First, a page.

"We thought we ought to warn you-fashions are changing and we want to be sure our readers aren't taken unawares. There's no great mystery about this fashion business, you know. New fashions don't spring full blown out of the heads of designers. Nor are they created suddenly out of boredom or spite. They evolve gradually. They change slowly just as you do, as the seasons do. And with just cause.

The first thing to know is that there are just to basic silhouettes. One fits into an inverted triangle, that is, one with its apex down. That is the one that we have had for the last four years. Our skirts are narrow, with little of interest about them. The interest is centered above the waistline. Big sleeves, high necklines, collars and scarves and bows and big buttons keep it there. The second silhouette fits into a triangle standing on its base. Skits are wide with lots of pleats and gathers and gores and borders, bodices are simple with low necklines, often collarless.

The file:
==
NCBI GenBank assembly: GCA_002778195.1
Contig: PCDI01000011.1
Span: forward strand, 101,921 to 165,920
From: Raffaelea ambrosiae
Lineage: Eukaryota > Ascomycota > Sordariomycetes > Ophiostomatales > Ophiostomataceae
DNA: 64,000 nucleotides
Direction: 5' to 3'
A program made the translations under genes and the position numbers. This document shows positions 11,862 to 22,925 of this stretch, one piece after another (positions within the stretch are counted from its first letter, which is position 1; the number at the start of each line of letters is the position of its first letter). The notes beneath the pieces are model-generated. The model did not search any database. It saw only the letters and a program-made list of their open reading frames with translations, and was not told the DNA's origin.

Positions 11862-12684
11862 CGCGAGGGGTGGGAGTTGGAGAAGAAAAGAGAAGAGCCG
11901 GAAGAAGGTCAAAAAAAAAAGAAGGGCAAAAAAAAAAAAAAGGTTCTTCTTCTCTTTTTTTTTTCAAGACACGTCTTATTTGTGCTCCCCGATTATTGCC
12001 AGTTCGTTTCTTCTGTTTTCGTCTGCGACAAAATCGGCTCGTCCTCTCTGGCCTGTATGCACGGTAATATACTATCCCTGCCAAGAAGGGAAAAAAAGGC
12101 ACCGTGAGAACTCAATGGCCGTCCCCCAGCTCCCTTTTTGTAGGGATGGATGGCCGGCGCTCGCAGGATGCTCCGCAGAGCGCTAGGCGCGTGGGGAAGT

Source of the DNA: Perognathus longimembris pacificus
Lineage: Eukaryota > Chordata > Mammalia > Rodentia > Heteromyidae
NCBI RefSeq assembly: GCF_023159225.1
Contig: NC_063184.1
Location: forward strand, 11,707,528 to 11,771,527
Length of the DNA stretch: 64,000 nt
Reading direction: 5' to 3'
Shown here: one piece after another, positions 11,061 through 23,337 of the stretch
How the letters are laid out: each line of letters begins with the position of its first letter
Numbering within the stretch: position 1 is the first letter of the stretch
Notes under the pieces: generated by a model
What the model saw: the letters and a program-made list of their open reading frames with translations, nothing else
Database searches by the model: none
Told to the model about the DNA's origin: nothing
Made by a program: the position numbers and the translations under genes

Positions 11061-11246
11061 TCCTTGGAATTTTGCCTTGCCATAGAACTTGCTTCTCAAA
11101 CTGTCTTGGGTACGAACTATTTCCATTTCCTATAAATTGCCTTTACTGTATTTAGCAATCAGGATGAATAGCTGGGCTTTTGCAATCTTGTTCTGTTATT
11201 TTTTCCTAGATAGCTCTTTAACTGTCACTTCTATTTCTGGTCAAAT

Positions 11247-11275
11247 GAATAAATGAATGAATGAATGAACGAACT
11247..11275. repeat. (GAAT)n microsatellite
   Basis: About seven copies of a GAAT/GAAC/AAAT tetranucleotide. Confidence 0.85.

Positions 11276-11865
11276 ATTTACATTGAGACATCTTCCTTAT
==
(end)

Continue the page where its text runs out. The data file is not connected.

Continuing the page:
Now we are in a transition period, tending toward the silhouette wide at the bottom. How do we know? Because-and this is the second thing to remember-changes occur first in evening fashions, and our evening fashions indicate this change, plainly, to the open-eyed. 

If you've been watching you've noticed that many evening necklines are lower. There are even decolletages cut into deep squares and V's back and front. And necklines that are cut straight across, camisole fashion, and held up by straps. You've also noticed the width of evening skirts. They swoop out into great circles with ruffles and pleatings at the hemline and, most significant of all, some are uneven and curve up in front.